HRM Practices and Knowledge Sharing Behaviour: Lessons from Pakistani Knowledge Intensive Firms

HRM Practices and Knowledge Sharing Behaviour: Lessons from Pakistani Knowledge Intensive Firms

Salman Iqbal, Paul Toulson, David Tweed
Copyright: © 2015 |Pages: 17
DOI: 10.4018/978-1-4666-7332-8.ch008
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This chapter examines the empirical effect of Human Resource Management (HRM) practices on employees' knowledge-sharing behaviour in Pakistan. A research model is developed for this chapter and hypotheses are formulated. The research sample is comprised of 390 respondents from 19 Knowledge Intensive Firms (KIFs) in Pakistan. The authors have employed Structural Equation Modeling (SEM) techniques to test the proposed hypotheses. The results suggest that collaborative HRM practices have a positive effect on employees' knowledge sharing behaviour. Surprisingly, they find that employees' knowledge-sharing behaviour is independent of reward systems and employee recognition. This chapter is entirely based on employees' perceptions; therefore, the results of this study are from an employee's perspective, rather than from a management perspective. Therefore, the chapter makes a valuable contribution, given the lack of empirical studies focusing on the South East Asian region. This study is beneficial for researchers, practitioners, and those interested in organisational structure and relationships across organisations in the knowledge context.
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Knowledge, as a resource, begins to replace physical assets for value creation in the marketplace. The ability to share, apply and create new knowledge becomes the basis by which to obtain competitive advantage in organisations (Kogut & Zander, 1992; Nonaka & Takeuchi, 1995). Whilst the origins of knowledge go back to the earliest civilisations, it is only three decades ago that managers and administrators in organisations began to realise its increasing importance due to the emerging competitive market (Wiig, 1997). The reasons could be due to globalisation, rapid growth and the knowledge economy. Knowledge, as a resource, has a pivotal role where work is mostly intellectual in what are known as knowledge intensive firms (KIFs).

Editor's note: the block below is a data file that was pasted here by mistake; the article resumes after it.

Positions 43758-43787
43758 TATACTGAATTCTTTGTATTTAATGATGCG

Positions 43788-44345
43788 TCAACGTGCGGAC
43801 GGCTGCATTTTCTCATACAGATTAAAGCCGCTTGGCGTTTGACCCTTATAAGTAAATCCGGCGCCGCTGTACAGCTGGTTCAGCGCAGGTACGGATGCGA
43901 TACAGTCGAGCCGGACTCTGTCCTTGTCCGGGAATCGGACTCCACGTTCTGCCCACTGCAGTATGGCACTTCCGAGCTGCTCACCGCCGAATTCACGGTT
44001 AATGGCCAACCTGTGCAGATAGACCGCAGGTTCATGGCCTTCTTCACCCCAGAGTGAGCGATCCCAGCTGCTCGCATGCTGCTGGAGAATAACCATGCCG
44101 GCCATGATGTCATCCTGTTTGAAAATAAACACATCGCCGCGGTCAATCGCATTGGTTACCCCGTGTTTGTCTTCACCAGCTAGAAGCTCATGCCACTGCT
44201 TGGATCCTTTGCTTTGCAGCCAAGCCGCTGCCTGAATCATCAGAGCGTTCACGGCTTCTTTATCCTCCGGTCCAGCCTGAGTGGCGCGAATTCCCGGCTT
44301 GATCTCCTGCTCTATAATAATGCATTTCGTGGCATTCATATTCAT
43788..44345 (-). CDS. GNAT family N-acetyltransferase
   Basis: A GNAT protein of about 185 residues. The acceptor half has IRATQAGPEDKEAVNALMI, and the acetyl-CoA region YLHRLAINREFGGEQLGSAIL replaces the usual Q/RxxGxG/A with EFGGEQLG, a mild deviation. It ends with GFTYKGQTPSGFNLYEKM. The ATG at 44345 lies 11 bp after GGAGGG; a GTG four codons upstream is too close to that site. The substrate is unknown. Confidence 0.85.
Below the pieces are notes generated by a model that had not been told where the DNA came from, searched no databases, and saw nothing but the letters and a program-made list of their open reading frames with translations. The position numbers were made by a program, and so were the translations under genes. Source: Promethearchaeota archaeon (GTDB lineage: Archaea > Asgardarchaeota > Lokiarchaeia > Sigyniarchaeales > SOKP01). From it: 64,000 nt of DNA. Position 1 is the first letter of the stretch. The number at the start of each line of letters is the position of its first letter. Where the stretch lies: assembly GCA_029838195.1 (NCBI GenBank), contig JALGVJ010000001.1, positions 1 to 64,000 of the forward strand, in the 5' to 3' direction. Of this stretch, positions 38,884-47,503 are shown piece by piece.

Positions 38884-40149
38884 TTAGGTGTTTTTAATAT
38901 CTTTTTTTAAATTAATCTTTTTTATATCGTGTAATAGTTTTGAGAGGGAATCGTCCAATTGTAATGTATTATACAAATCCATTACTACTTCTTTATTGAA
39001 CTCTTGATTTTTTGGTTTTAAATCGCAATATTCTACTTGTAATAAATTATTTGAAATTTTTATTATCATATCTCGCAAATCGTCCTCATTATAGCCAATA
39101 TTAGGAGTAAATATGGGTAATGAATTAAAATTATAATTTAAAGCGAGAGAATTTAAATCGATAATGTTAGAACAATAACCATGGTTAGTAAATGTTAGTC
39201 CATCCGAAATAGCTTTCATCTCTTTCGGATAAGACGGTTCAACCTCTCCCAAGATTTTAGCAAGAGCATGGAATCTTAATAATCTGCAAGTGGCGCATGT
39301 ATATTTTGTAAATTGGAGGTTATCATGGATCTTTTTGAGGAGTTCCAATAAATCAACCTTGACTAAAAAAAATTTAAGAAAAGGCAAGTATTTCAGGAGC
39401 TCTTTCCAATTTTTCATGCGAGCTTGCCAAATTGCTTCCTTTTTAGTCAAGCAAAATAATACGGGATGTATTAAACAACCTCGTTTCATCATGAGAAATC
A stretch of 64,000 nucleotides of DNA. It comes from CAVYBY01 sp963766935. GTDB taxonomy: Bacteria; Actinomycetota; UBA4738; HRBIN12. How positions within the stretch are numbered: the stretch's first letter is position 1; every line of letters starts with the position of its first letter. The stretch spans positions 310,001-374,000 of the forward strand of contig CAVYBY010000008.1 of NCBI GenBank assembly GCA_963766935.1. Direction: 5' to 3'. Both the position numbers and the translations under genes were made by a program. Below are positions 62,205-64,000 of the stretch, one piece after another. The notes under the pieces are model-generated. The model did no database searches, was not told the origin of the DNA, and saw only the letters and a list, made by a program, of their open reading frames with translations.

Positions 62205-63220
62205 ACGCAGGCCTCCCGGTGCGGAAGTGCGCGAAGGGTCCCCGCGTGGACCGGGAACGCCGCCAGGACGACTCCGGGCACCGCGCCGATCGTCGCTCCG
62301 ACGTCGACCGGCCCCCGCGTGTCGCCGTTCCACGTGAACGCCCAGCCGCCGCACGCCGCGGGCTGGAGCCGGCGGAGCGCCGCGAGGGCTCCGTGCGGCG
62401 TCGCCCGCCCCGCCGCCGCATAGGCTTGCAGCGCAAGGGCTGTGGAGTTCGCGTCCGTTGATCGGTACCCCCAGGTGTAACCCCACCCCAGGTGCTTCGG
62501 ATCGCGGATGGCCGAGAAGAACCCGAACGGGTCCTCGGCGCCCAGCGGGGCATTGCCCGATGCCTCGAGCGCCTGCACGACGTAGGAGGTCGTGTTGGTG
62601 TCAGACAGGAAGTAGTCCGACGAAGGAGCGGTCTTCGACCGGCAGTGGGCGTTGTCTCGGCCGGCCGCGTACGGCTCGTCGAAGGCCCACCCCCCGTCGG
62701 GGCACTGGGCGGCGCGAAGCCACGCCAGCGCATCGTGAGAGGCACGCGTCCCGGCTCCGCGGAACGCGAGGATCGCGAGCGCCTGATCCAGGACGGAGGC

In KIFs, HRM modulate KM and are one of the major antecedents of knowledge creativity through knowledge sharing. This can be obtained by improving human capital and the provision of benefit to both individuals and organisations through improved capability (Ipe, 2003; Liao, Fei, & Chen, 2007; Lin, 2007). Despite the potential here, the knowledge management (KM) literature has made only limited use of HRM concepts and frameworks (Chiang, Han, & Chuang, 2011; Connelly, Zweig, Webster, & Trougakos, 2012; Hislop, 2003). Recent studies suggest that knowledge sharing can be advanced through bridging both KM and HRM fields (Oltra, 2005; Svetlik & Stavrou-Costea, 2007).

Although the field of knowledge management is quite new, it has been growing rapidly in the current knowledge economy (Easterby-Smith & Lyles, 2005). As discussed earlier, the initial focus of KM research was on technology. However, a decade ago, the importance of employees who own the knowledge in an organisation was recognised. The knowledge management literature has explained the background of employees’ knowledge sharing. However, there is a lack of research on the strength of the relationship between HRM practices and knowledge sharing behaviour (Minbaeva, Mäkelä, & Rabbiosi, Fong, Ooi, Tan, Lee, & Chong, 2011; Oltra, 2005; A Riege, 2007; 2008). Several studies in various business sectors suggest that organisations need to pay attention to HRM practices to facilitate knowledge sharing behaviour (Boselie, Dietz, & Boon, 2005; González, Giachetti, & Ramirez, 2005). However, a number of these specific relationships have not been supported in Asian countries and merit further investigation. This study aims to focus on a developing country, Pakistan, and investigates the strength of the relationships between HRM practices and employees’ knowledge sharing behaviour, based on their perceptions.

This chapter is based entirely on employees’ perceptions, and not those of managers and CEOs (informants). The results should be viewed through the lens of employee perceptions in knowledge intensive organisations. This book chapter is structured so that following this introduction, we review the relevant literature, and consequential hypotheses are proposed to explain how HRM practices relate to knowledge sharing and capability. We then briefly present the data collection process, followed by results of hypotheses testing, discussion, and conclusion.

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